The maximum field of view (FOV) of the observation, in arcseconds by arcseconds. For a number of Short-Wave Spectrometer (SWS) observations done with the Calibration Uplink System (the S99 observations) this parameter contains "------N/A" meaning not applicable.

Name
The target name (as given by the observer), and sometimes some additional comments or information. It appears, for example, that the last six characters of this field contain, for solar system objects, a unique identifier, e.g., "200400" for Mars.

Instrument_Mode
The ISO Astronomical Observing Template (AOT), or instrument and observing mode. The four instruments on ISO were ISOCAM, a mid-infrared camera (2.5 -17 microns), ISOLWS, a long wavelength spectrometer (43 - 196.7 microns), ISOPHT, an imaging photo-polarimeter (2.5 - 240 microns), and ISOSWS, a short wavelength spectrometer (2.4 - 45 microns). The observing modes of these instruments are summarized below:

       CAM01 General Observation
       CAM03 Beam Switching
       CAM04 Spectral Observations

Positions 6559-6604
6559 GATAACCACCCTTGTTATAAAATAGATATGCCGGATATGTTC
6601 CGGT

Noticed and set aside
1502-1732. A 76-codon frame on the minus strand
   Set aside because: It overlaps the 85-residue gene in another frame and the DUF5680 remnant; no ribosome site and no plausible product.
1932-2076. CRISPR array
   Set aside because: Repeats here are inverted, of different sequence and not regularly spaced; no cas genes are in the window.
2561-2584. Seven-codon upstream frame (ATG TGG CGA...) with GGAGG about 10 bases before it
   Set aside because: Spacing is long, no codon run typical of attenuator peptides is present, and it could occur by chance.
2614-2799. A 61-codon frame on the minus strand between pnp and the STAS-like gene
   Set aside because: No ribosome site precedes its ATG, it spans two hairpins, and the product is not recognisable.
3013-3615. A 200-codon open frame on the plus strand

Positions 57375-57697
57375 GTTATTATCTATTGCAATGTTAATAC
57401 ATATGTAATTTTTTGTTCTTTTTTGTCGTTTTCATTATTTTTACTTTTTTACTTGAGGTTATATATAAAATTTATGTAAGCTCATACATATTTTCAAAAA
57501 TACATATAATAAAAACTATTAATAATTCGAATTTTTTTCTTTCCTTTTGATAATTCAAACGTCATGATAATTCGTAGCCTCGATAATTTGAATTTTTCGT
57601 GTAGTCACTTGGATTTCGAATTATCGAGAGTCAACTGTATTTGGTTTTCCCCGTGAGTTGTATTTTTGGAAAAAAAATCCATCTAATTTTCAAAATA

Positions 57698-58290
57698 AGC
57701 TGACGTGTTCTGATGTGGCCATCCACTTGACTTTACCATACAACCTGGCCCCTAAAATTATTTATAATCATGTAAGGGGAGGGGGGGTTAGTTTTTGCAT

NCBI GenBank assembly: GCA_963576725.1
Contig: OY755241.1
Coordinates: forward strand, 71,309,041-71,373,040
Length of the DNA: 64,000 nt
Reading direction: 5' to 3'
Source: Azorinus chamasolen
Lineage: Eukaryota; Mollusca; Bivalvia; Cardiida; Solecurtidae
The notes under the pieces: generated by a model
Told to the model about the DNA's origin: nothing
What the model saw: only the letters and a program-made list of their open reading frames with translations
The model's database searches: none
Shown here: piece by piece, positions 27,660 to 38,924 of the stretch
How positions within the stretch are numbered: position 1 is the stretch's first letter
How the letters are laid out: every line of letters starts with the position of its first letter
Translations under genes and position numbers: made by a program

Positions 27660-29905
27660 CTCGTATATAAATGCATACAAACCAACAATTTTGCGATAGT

CAM05 Polarisation
       LWS01 Grating Wavelength Range Spectrum
       LWS02 Grating Line Spectra
       LWS03 Fabry-P<e'>rot Wavelength Range Spectrum
       LWS04 Fabry-P<e'>rot Line Spectra
       PHT03 General Multi-filter Photometry with PHT-P
       PHT04 General Multi-aperture Photometry with PHT-P
       PHT05 Absolute Photometry with PHT-P
       PHT17 Sparse Map with PHT-P (start AOT)
       PHT18 Sparse Map with PHT-P (intermediate AOT(s))
       PHT19 Sparse Map with PHT-P (end AOT)
       PHT22 Multi-filter Photometry with PHT-C
       PHT25 Absolute Photometry with PHT-C
       PHT32 Multi-filter Map / Linear Scan with PHT-C
       PHT37 Sparse Map with PHT-C (start AOT)
       PHT38 Sparse Map with PHT-C (intermediate AOTs)
       PHT39 Sparse Map with PHT-C (end AOT)
       PHT40 Spectrophotometry with PHT-S
       PHT50 Single Filter Polarimetry with PHT-P
       PHT51 Single Filter Polarimetry with PHT-C
       SWS01 Low-Resolution Full Grating Scan
       SWS02 Grating Line Profile Scan
       SWS06 Grating Scan
       SWS07 Combined Fabry-P<e'>rot Line Scan and SW Grating Scan

  In addition, three instruments had complementary observing modes:

       CAM: Parallel observation while another instrument was prime
       LWS: Parallel observation while another instrument was prime
       PHT: Serendipity survey at 170 microns during satellite slews
  

TDT
The Target Dedicated Time (TDT) Number of the observation. Each observation is uniquely identified by this 8-digit number, the first three characters of which identify the ISO revolution (orbit number: ISO's orbital period was close to 24 hours, so that a revolution was roughly equivalent to a day) on which it was executed and the last two of which are an identifying number given to that observation by the observer in the original proposal.

RA